‘When we first see the patient they don’t know where they are or what’s happening, but we are there to help them recover. It is a great feeling when the patient can go home well and safe. Everyone in my team is friendly and helpful, and there is good teamwork among the staff.’
Nurse Lensa Dinka works in the St Vincent’s Day Procedures Unit, where patients come for procedures like angiograms and endoscopies; that must be done in a hospital, but patients don’t stay overnight. Many patients are worried and anxious when they arrive.
Lensa knows better than most what it’s like to feel a bit lost and anxious.
A former refugee, who arrived in Australia with very little English, Lenka learnt the language and then studied nursing, determined to make a better life for herself.
When Lensa Dinka was just 16 years old, she and her siblings fled their home in Oromia to Sudan.
‘One morning my parents heard that my father was wanted again, and would be imprisoned if he was caught, so he had to flee the country,’ Lensa says. ‘He left with one umbrella, and never came back again. They also arrested and questioned my mother.’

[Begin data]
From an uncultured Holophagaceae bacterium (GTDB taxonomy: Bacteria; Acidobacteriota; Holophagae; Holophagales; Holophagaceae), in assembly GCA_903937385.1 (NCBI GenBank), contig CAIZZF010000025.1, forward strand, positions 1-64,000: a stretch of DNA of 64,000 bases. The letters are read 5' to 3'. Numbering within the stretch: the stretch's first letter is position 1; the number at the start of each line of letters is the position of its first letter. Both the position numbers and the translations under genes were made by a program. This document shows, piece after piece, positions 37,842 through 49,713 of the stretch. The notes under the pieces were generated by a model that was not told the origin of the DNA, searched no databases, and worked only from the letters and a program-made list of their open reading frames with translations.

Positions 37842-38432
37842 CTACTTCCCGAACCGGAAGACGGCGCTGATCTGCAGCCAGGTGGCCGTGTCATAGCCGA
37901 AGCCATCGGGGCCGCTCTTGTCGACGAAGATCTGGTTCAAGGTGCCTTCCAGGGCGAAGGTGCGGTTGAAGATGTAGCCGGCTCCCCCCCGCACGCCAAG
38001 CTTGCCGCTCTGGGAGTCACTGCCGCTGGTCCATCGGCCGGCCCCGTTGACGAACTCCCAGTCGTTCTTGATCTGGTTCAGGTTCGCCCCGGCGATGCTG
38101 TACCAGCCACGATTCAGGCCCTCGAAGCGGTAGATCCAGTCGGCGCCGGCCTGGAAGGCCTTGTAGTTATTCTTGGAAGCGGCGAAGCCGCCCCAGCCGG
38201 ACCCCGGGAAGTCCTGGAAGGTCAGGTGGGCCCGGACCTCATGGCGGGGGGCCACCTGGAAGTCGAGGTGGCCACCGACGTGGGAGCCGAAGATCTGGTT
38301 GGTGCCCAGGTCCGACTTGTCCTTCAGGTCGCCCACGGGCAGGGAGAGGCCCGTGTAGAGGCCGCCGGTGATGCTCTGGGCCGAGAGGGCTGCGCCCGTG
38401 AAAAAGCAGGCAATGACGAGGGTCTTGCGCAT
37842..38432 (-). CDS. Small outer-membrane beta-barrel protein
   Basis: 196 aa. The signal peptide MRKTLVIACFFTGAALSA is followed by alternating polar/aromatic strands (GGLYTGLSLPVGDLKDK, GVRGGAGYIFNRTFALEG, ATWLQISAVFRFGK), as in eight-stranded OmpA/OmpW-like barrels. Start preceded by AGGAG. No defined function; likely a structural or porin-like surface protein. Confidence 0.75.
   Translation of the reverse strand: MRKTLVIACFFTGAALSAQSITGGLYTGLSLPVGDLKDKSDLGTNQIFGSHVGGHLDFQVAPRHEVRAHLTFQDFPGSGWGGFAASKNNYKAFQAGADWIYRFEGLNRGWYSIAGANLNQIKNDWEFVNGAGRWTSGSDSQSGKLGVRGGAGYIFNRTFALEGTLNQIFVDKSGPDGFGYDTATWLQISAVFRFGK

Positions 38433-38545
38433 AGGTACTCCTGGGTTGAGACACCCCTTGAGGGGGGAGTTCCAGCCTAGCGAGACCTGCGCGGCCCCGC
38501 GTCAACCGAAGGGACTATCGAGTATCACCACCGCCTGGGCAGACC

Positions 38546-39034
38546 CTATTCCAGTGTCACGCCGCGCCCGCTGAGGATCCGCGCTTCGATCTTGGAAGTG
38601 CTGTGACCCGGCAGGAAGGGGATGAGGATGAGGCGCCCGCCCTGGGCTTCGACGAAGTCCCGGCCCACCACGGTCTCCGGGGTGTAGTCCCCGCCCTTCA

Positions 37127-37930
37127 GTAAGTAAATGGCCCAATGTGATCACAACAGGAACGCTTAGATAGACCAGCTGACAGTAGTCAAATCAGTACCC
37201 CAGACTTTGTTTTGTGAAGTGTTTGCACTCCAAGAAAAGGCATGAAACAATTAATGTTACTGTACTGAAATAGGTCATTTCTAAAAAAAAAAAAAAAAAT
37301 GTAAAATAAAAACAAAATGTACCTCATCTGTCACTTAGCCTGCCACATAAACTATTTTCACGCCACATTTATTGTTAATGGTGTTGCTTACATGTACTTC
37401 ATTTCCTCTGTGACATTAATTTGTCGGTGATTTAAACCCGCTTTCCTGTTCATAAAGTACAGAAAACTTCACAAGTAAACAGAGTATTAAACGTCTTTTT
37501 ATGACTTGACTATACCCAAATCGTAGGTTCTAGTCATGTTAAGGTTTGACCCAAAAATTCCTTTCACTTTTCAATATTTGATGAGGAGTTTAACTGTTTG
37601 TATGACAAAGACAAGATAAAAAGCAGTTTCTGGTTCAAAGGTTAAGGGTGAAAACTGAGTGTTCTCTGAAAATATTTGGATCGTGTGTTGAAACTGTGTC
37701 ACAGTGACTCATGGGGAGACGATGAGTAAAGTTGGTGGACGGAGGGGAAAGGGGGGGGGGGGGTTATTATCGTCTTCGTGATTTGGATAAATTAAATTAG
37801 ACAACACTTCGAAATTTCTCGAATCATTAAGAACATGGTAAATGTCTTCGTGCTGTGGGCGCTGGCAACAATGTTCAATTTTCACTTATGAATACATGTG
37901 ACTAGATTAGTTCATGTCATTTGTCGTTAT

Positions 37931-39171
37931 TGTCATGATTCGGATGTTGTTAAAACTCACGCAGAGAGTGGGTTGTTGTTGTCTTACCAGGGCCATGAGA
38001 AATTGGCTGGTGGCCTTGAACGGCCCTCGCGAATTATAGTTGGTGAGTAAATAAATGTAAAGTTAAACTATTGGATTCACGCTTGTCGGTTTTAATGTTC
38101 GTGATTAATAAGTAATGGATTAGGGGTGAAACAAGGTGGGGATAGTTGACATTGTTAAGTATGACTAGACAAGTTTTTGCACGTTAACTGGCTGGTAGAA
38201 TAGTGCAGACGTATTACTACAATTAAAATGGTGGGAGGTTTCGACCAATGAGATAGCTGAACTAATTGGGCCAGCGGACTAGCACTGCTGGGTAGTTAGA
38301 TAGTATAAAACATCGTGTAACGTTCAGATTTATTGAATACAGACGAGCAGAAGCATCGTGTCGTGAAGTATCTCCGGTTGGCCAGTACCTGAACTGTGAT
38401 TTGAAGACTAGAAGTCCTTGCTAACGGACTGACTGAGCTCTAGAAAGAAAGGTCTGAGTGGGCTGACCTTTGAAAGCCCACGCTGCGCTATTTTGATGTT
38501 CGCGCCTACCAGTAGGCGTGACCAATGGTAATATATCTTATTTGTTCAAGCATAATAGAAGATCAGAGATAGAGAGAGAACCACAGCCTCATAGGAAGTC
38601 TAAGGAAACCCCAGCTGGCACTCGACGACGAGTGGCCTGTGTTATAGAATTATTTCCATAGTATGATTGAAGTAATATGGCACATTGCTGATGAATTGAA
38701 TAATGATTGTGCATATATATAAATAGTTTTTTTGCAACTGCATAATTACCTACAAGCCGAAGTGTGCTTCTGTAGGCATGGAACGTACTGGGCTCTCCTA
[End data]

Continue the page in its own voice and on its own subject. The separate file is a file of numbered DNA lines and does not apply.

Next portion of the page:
After eight years in the refugee camp Lensa was finally granted a humanitarian visa, along with her partner, and they began a new life in Australia.
Lensa has worked in the St Vincent’s Day Procedures Ward for six years and finds the job very rewarding.
Having not seen her mother since she was 10 years old, and unable to return to Ethiopia, she never gave up hope of a reunion.
After many failed attempts to locate her mother through aid organisations, Lensa met someone in church who was from the same village as her family. With her help, Lensa managed to locate her mother and began supporting her from Australia.
When her mother was diagnosed with cancer, Lensa arranged to meet her in Thailand, where she could receive treatment.
‘That was the first time I had seen her in 30 years,’ Lensa says. ‘She was so strong when I knew her, but when I finally saw her again she was very frail.’
When Lensa’s mother passed away last year, the team in Day Procedures were very supportive. The Day Procedures Manager asked if Lensa would like to share her powerful story on the staff bulletin board.
The board is updated monthly with different themes and staff stop by and have a laugh and a chat as they read the board. However when Lensa’s story went up, there was no laughing or chatting, only silent contemplation. Staff were incredibly moved by Lensa’s heart wrenching story.